James Dolan Keeps Flirting With Destruction
The NYC Council looms
James Dolan has led a coddled life. The billionaire owner of Madison Square Garden, Radio City Music Hall, the Beacon Theatre, the New York Knicks, and the New York Rangers behaves like a man who has nothing to fear. If you were the power-mad scion of a cable dynasty, always able to extract concessions from the political elite, wouldn’t you feel the same way? Dolan, as you may know, has been wielding facial recognition technology to wantonly ban the attorneys who work at firms engaging in litigation against him—as well as anyone who happens to offend to him. It’s the kind of brazen behavior even other megalomaniacal billionaires haven’t bothered to engage in—but unlike Dolan, they’ve never been so certain they can keep pushing, pushing, and pushing. Dolan is daring the Democrats of New York to come against him.
Will they? That’s to be determined. But what separates Dolan from the owners of the other New York sports teams and their cherished properties is his unique reliance on city and state government. In this context, it makes his behavior all the more baffling. Madison Square Garden has not paid property taxes in 40 years, thanks to an arrangement made in the shadow of the 1970s fiscal crisis. It sits atop Penn Station, the dismal commuting hub, which New York politicians have wanted to restore to its former glory. To do this, there’s long been talk of moving Madison Square Garden from Midtown to the West Side of Manhattan. Dolan has predictably resisted and political will for the project has ebbed and flowed over the twenty-first century.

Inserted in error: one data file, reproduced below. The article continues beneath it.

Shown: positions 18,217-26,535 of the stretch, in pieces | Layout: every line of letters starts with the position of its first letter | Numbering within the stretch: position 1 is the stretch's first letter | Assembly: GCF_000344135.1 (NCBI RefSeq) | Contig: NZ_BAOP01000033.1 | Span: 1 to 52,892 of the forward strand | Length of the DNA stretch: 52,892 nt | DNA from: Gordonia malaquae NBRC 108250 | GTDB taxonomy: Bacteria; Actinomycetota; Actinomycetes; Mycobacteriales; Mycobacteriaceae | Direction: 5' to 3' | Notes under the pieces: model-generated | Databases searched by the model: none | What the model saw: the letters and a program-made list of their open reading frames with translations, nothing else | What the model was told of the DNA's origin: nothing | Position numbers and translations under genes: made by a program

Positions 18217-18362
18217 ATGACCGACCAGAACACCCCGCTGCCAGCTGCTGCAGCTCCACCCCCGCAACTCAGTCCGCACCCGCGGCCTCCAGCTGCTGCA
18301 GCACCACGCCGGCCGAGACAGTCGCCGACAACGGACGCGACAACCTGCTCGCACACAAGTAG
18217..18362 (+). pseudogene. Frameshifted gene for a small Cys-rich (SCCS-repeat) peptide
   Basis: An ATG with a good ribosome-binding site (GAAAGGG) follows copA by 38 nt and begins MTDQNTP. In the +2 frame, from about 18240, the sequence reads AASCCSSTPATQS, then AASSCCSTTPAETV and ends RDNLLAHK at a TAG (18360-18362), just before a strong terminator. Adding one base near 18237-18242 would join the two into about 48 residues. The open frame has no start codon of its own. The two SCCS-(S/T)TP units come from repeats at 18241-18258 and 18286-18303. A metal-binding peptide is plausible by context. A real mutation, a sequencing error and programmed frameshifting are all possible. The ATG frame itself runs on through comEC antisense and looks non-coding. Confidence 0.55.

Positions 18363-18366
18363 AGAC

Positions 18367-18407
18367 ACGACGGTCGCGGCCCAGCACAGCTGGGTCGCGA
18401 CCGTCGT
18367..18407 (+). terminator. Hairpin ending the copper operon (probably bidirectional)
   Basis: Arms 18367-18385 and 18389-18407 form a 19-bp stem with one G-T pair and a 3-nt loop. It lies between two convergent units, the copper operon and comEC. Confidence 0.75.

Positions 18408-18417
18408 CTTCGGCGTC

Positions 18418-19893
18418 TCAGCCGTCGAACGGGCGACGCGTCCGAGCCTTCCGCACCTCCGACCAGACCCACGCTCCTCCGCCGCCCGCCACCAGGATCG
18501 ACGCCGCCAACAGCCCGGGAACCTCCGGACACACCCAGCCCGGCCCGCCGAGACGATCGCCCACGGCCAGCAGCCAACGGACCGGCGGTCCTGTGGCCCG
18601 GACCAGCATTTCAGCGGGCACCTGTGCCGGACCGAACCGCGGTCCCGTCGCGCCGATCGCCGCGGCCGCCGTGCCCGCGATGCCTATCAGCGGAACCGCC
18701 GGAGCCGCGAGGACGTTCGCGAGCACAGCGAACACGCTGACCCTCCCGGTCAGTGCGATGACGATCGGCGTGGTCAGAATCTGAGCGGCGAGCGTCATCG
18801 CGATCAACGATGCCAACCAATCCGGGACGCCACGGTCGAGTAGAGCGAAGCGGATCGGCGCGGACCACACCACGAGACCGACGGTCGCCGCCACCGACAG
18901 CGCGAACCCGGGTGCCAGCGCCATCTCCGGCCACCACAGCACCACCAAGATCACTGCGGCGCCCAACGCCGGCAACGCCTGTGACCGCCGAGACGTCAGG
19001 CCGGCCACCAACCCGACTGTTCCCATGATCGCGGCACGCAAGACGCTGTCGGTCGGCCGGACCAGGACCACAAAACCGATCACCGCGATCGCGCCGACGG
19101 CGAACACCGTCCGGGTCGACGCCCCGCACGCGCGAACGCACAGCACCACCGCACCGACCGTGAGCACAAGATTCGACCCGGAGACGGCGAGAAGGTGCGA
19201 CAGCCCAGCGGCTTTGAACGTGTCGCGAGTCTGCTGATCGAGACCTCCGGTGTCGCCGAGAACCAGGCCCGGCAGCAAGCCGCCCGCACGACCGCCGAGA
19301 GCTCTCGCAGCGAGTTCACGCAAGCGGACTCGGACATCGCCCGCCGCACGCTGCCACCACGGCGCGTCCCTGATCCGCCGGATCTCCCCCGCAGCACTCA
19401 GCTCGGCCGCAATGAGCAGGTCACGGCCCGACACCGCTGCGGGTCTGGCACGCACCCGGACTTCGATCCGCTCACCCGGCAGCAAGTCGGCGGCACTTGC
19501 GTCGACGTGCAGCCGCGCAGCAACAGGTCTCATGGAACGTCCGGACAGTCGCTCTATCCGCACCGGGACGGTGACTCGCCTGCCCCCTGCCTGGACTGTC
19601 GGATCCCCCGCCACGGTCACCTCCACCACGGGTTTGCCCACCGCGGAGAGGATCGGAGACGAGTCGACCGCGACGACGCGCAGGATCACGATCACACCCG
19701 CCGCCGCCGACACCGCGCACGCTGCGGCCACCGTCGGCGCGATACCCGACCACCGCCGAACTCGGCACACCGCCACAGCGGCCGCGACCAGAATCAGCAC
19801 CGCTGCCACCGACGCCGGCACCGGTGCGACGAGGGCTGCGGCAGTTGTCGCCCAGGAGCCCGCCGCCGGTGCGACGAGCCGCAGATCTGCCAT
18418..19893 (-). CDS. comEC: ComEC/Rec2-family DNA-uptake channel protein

State legislators and the governor determine whether the Madison Square Garden tax break can persist; the Democrats who run the legislature and Gov. Kathy Hochul could take it away tomorrow. The state government also has say over the arena’s liquor license. The city government, however, controls Madison Square Garden’s special permit, which it needs to host sporting events and shows. City law mandates that arenas with more than 2,500 seats obtain an operating permit, though the oddities of land-use have exempted many city venues from those requirements, including Yankee Stadium and the Barclays Center. Madison Square Garden, to Dolan’s chagrin, is not exempt. A decade ago, city lawmakers denied his request for a permanent permit and instead offered a 10-year extension, far shorter than the previous 50-year permit. The idea was that Dolan would use the decade to find a new home for the arena and allow a new Penn Station to rise from the ground.
That never happened. And now there’s no guarantee, for Dolan, the renewal of the special permit in 2023 will be painless.